OBJECTIVE: To quantify the type and frequency of drug utilization review (DUR) alerts sent by one claims processor to pharmacists; identify how pharmacists respond to these on-line, real-time DUR messages; and quantify the interventions taken by these pharmacists as a result of these alerts. DESIGN: Retrospective analysis of Medicaid claims from July 1, 1995, through June 30, 1996. SETTING: State of Delaware. PARTICIPANTS: 55,000 Medicaid recipients served by 170 participating pharmacies and 2,000 physicians. INTERVENTIONS: All on-line DUR alerts sent to pharmacists and the pharmacists' responses were categorized by alert type and analyzed by drug class. MAIN OUTCOME MEASURES: Pharmacists' response (dispensed prescription, contacted prescriber, talked with patient, consulted own reference sources) and drug classes. RESULTS: During the study period, 807,017 claims generated 83,260 DUR alerts involving 73,554 (9.1%) prescriptions. Prescriptions were not dispensed in 20.9% of cases because of the DUR message. Prescriptions were dispensed 17.7% of the time after the pharmacist contacted the prescriber, in 20.6% of cases after the pharmacist talked with the patient, and 37.2% of the time after reviewing internal resources. Action taken by pharmacists varied among and within DUR criteria categories. Specific examples of alerts generated in high-frequency and high-profile areas are reviewed, some of which generated inconsistent responses. CONCLUSION: Among Delaware Medicaid providers, drug alerts resulted in pharmacists not dispensing prescriptions in a surprising percentage of situations. Pharmacists' responses varied according to the drug class involved and the type of alert received.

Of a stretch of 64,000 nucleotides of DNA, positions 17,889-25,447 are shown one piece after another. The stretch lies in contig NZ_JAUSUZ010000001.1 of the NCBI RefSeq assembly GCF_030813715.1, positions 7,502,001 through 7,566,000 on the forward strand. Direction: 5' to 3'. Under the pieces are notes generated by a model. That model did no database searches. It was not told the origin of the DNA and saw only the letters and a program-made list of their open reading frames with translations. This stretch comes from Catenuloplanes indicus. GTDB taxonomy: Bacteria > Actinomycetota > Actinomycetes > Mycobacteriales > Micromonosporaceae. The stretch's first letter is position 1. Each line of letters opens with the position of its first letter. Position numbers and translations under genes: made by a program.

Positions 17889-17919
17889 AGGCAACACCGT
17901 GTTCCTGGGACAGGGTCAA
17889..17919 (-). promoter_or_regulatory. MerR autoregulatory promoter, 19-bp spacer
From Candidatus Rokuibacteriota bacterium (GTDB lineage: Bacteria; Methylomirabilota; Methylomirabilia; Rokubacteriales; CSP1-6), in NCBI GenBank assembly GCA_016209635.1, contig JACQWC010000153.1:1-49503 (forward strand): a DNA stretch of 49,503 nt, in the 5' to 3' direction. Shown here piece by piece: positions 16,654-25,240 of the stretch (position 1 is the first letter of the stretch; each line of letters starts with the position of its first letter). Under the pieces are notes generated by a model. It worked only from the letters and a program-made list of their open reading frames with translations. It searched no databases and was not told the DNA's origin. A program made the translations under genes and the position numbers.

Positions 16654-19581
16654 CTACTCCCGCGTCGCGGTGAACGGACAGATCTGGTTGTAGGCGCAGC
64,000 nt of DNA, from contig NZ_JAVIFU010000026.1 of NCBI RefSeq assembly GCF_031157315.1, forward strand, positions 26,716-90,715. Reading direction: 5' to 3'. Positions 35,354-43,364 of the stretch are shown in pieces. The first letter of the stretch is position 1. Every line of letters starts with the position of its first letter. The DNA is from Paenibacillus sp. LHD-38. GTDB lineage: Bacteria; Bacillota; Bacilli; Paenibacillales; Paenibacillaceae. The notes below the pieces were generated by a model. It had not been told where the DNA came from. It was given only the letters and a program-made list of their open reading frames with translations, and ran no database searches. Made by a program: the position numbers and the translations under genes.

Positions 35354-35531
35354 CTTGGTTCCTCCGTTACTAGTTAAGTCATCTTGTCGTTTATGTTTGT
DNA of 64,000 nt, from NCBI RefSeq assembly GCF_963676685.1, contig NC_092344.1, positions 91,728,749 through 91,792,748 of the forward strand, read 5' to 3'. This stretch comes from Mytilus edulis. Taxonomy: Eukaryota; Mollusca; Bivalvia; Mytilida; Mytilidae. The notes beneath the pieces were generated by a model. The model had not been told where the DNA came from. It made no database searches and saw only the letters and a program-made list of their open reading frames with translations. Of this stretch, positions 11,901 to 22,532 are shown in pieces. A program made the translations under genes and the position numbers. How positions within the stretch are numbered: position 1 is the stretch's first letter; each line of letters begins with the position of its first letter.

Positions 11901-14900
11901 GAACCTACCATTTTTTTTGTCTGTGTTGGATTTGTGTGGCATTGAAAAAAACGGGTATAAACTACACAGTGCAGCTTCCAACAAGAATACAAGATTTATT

|Original language||English (US)|
|Number of pages||6|
|Journal||Journal of the American Pharmaceutical Association (Washington,D.C. : 1996)|
|State||Published - 1998|
ASJC Scopus subject areas
- Pharmaceutical Science